Advanced Operating Models
Aug 26, 2017

Building the consolidated wealth management platform, understanding the stakes

The heads of today's wealth firms — as well as their CTOs, COOs, and product and strategy leads — all face structural challenges that are straightforward enough to diagnose on paper. Namely, they must move from a legacy environment with multiple disparate systems to a single consolidated platform. And they must do so using modern relationship-based management for full visibility and access. That's how it looks on paper. Reality has a way of complicating the challenge, however.

To appreciate the current predicament, it helps to revisit the circumstances that produced it. Over the last couple decades, new products kept coming online — SMAs, Rep as PM, Wrap, UMA, UMH. This proliferation of new offerings created pressure to get to market, leading many folks to decide, "Let's bring in a new platform to service this product and that one." And so it went until you had very siloed infrastructures.

In 2008, more adjustments came as the market for wealth advisory services crashed — and crashed hard. Because advisors are paid on assets, a lot of firms were seeing 30-40% declines in revenue. There was simply no investment dollars. Industry players were just trying to survive. Infrastructures in general became rusty.

A chance for overdue improvements

After several years, a chance for major and long-overdue structural improvements materialized. Suddenly, firms were of a mind to say, "Let's consolidate our platform." The clear driver of this change was a desire for efficiency and cost savings. Without consolidation, trying to implement an enhancement would require making that change multiple times across multiple platforms, and ensuring the data ties together. By nature, that's going to be a slow and expensive undertaking.

Another push for consolidation arose from the desire to get a full picture of the client's assets. Having 10% on one platform and 30% on another makes it hard to report or talk to a client with any reasonable degree of confidence that the data is timely or accurate. The challenge of structural consolidation and integration has traditionally been viewed in the context of either efficiency (reducing costs in the form of technology infrastructure, platform fees, and operational overhead) or data aggregation (eliminating silos to achieve household views).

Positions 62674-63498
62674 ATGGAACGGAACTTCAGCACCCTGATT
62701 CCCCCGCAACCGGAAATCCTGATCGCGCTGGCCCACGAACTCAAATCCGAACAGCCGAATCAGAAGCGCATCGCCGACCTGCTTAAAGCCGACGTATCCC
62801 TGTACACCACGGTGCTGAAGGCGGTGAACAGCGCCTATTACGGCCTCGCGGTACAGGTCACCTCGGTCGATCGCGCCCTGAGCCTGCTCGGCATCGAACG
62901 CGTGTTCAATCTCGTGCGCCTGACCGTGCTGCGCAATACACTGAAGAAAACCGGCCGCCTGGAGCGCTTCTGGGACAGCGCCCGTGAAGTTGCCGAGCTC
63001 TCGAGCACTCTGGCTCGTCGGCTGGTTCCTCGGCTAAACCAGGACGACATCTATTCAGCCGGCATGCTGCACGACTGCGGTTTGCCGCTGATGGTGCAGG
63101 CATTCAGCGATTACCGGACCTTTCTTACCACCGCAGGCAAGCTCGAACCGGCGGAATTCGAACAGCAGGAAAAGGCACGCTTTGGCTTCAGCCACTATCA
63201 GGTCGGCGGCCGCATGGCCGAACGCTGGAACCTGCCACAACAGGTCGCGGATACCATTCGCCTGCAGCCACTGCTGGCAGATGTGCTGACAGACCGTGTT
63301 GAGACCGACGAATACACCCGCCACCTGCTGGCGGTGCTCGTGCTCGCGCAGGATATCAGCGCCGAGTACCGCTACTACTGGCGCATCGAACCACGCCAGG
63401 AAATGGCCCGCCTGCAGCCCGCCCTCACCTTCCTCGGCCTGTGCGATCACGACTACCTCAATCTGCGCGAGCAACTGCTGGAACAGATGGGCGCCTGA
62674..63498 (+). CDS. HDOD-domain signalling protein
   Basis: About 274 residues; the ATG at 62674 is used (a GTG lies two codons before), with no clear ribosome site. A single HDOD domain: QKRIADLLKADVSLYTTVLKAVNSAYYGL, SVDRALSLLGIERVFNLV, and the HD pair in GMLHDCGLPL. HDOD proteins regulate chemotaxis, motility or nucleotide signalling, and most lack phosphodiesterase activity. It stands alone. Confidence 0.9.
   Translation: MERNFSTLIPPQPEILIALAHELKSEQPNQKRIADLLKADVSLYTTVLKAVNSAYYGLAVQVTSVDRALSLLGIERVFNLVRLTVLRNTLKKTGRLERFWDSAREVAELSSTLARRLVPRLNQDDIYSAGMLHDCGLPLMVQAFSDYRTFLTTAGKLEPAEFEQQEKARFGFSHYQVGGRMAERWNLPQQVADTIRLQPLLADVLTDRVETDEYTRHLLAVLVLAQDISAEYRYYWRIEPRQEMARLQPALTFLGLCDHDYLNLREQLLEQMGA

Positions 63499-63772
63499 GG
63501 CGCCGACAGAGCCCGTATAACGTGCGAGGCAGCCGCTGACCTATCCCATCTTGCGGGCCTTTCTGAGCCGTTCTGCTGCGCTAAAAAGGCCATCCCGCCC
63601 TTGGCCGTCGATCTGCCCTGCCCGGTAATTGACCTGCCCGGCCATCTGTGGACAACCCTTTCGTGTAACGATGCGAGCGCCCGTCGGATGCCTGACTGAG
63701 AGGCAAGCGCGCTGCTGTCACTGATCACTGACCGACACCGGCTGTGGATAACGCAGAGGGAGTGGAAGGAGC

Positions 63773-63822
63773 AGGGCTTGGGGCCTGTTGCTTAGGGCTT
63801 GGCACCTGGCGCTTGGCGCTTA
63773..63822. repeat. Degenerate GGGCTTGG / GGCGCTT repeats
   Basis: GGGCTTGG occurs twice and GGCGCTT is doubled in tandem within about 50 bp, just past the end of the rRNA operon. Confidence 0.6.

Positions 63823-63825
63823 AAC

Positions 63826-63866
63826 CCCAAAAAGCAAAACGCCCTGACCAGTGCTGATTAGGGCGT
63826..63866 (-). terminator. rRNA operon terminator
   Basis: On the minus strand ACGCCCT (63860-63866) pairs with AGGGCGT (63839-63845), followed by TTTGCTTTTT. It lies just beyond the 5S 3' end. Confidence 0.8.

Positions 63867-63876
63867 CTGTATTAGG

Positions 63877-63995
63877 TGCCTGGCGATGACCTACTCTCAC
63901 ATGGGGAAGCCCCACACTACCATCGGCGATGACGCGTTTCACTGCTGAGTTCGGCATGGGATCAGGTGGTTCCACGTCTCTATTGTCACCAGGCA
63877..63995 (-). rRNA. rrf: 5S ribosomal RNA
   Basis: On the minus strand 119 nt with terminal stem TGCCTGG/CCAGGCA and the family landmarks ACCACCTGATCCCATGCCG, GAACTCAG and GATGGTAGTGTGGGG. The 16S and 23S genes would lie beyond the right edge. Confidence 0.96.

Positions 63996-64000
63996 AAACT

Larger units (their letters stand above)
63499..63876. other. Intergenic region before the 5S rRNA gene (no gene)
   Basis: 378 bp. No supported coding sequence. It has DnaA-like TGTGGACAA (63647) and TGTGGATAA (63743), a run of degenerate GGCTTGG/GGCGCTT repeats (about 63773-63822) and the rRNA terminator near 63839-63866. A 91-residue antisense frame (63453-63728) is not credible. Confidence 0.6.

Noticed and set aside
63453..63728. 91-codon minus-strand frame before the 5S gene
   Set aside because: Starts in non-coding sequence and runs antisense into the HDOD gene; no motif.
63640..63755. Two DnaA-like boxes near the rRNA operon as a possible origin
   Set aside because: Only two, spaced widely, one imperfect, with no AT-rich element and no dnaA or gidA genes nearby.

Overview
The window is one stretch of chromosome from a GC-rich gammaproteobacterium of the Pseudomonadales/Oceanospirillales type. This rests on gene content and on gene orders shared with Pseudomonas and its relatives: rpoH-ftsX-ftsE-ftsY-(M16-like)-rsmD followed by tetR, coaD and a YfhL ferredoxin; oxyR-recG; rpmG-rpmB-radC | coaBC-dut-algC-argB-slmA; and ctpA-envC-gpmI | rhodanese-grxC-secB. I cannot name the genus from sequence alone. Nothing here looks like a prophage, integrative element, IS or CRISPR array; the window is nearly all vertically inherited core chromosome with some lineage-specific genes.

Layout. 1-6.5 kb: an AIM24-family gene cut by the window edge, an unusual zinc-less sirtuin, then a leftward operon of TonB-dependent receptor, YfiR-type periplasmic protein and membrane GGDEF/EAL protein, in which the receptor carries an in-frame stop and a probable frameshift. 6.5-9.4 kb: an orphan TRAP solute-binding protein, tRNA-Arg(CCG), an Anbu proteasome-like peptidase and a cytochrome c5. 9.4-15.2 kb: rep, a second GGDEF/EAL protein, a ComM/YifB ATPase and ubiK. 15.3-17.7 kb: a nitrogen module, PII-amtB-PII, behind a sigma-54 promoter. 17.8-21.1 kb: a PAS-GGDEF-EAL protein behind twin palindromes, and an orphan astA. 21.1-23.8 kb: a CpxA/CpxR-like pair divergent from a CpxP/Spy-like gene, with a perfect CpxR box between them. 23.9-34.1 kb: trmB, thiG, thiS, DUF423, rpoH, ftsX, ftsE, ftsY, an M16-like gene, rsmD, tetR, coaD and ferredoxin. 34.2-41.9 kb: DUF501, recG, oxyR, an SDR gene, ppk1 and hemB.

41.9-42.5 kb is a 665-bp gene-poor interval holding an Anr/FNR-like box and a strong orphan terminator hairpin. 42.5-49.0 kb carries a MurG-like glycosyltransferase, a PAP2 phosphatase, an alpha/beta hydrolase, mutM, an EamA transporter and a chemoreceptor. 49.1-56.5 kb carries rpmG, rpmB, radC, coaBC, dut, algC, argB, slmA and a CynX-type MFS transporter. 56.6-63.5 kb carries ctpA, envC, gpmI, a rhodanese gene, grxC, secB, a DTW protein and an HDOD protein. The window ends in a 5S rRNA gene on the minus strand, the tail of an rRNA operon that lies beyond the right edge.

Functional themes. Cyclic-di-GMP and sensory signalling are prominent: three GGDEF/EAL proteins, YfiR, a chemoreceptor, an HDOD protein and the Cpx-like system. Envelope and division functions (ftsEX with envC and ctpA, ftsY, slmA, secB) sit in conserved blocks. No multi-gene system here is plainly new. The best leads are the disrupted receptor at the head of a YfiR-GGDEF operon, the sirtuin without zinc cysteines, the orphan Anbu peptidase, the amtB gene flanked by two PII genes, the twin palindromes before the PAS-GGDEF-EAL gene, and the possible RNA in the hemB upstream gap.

But meeting these longstanding challenges is no longer enough. Today, major industry “disruptors" — in the form of new, well-integrated, single-platform players — have created a new higher obligation. At the same time, multi-platform players' investment-dollar constraints are preventing them from keeping up with speedier competition.

The operative word here is complex. When multiple platforms are involved, this means multiple integration points and the continual fetching of information from disparate endpoints, followed by normalizing and consolidating information into a single consistent presentation. As solutions go, this is difficult, and if achieved, adequate only for a period of time. Layer in system enhancements and the ongoing investment-dollar needs climb steeply based on the number of platforms.

Moving with the times, or else

Wealth advisories, if they don't want to be disrupted out of business, need to find a way to effectively meet current robo, DIY, digital advisory service-level expectations. Right now, it's already clear clients want a feature-rich experience that keeps evolving and improving. It's that simple. The only question is who's going to be around to celebrate the change, and who won't.

In order to move quickly and maintain a feature-rich experience, cost and time will continue to put pressure on organizations to move to a single platform for investment offerings. Even if the complex integrations are achieved, one must ask: Is the information consistent? Timing of market data updates and night processes often leave data inconsistent and not “client ready" for instantaneous distribution.

Ultimately, keeping information from multiple platforms harmoniously updated and synced is an impossibly cost-prohibitive task. That's the force behind the impetus to move to a single-platform future. It's a future where a family can make one change to their financial picture and have the rest of it holistically and harmonically updated in real-time. As we talked about in a recent blog, it's a future where both short- and long-term (e.g., college, retirement, vacation) planning all happen interdependently when and where they directly and indirectly impact one another.

Ultimately, the simpler the infrastructure, the simpler the integration. And simpler infrastructure often means a need for less accounts, as the single platform should accommodate more complex multiproduct structures in UMA and UMH offerings.

This blog is co-authored by Boaz Lahovitsky, Senior Vice President, Wealth Management and Katherine L. Maher, Vice President, Wealth Management Product Development